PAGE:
Say I Do to the Love of Your Life and I Don’t to High Wedding Costs

We have a warm spot in our hearts for the story book wedding. The bride looks like a princess, and the groom looks like a handsome knight. The full court is decked out in their best as they dance the night away. Thank you Walt Disney. But is it worth it?

A survey by The Knot, found that Americans have always been willing to spend big for the big day. Even in the 1930’s, the heart of the Great Depression, couples were spending 25 percent of the median annual salary at that time on their wedding. But by 2012, that had grown to nearly half.

Wedding costs

The break down of expenses were different in the 1930s. Then the biggest costs were the wedding dress and the engagement ring. Today, thanks to mass production, the wedding dress doesn’t cost much more than it did then. The groom’s outfit actually costs less. Today’s big expense is in the reception.

From another survey by The Knot, a third of couples go into debt for their big day. At around $30,000 for the average wedding, it’s no wonder. But these couples start out their lives with a big hole to fill. The debt is generally high cost credit card debt. They may have to put off buying a home or saving for their long term financial security.

There is no doubt that weddings are important celebrations, and I always advise people to spend money on the things that are important to them. But you do have to ask yourself if this one day, as special as it is, will compromise your ability to do the other things that are important to you.

If you were given a choice between the wedding of your dreams and a down payment on a house, which would you choose? If you are paying for a child’s wedding and given a choice between the fairy tale and working several more years, which would you choose? Keep in mind that there is more than one way to make these events special. Bringing together your family and friends to celebrate with you will be the true source of your memories.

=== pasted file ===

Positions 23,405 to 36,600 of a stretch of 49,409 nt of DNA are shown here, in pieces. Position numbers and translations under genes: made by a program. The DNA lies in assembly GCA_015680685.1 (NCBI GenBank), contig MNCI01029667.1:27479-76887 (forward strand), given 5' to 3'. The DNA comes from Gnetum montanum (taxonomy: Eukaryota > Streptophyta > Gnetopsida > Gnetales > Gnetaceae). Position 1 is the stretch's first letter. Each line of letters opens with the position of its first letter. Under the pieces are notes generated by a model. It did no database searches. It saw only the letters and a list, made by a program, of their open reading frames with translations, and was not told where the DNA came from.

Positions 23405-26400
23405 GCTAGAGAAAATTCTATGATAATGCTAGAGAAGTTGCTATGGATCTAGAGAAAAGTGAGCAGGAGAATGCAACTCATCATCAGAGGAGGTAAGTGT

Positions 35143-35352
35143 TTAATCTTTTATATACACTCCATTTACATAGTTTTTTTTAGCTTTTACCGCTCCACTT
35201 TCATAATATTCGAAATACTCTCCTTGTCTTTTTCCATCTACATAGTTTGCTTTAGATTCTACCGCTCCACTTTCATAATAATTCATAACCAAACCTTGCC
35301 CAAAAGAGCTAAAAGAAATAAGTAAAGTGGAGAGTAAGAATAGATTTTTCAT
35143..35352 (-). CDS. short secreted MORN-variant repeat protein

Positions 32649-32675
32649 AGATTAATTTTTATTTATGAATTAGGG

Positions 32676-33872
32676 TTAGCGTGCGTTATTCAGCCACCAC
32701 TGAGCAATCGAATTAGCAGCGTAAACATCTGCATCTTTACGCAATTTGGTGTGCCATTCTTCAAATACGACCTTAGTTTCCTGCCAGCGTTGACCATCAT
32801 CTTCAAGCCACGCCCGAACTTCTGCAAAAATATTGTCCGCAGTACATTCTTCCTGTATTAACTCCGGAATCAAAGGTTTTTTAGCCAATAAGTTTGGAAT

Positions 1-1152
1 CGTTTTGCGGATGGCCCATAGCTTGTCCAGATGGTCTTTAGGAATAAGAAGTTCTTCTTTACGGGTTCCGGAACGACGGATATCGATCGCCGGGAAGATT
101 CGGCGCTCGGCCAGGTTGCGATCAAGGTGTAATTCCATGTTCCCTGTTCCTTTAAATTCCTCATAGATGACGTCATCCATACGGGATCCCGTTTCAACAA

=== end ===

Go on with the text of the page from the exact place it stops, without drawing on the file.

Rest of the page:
A study by two economics professors at Emory University found that couples who spent less on their wedding stayed married longer than those who splurged. Given that financial issues are a leading source of marital strife, it may be that putting less financial stress on the relationship at the outset is a good idea.

Where can you save money on this very special event? The big costs are in the venue and catering.

  • Hold the event in a park, a community center or even your back yard, and you will save a bundle relative to more traditional event spaces.
  • A buffet costs less than a served dinner to cater.
  • Better yet, skip the catering and get your close family members and friends to make some or all of the food. They will have a ball working together, and be honored to be a part of your big day.

You can also save money by renting a dress or buying one second hand. Friends may be able to take the pictures for you. Narrowing the guest list can’t hurt either.

Whether it’s culture, tradition or Walt Disney that is driving you to go all out for your wedding, consider what other important financial goals will be put on hold to make your fairy tale come true. Those who love you won’t fault you for choosing those goals over an expensive event that makes those other goals less attainable.

Image courtesy of Graphics Mouse at FreeDigitalPhotos.net

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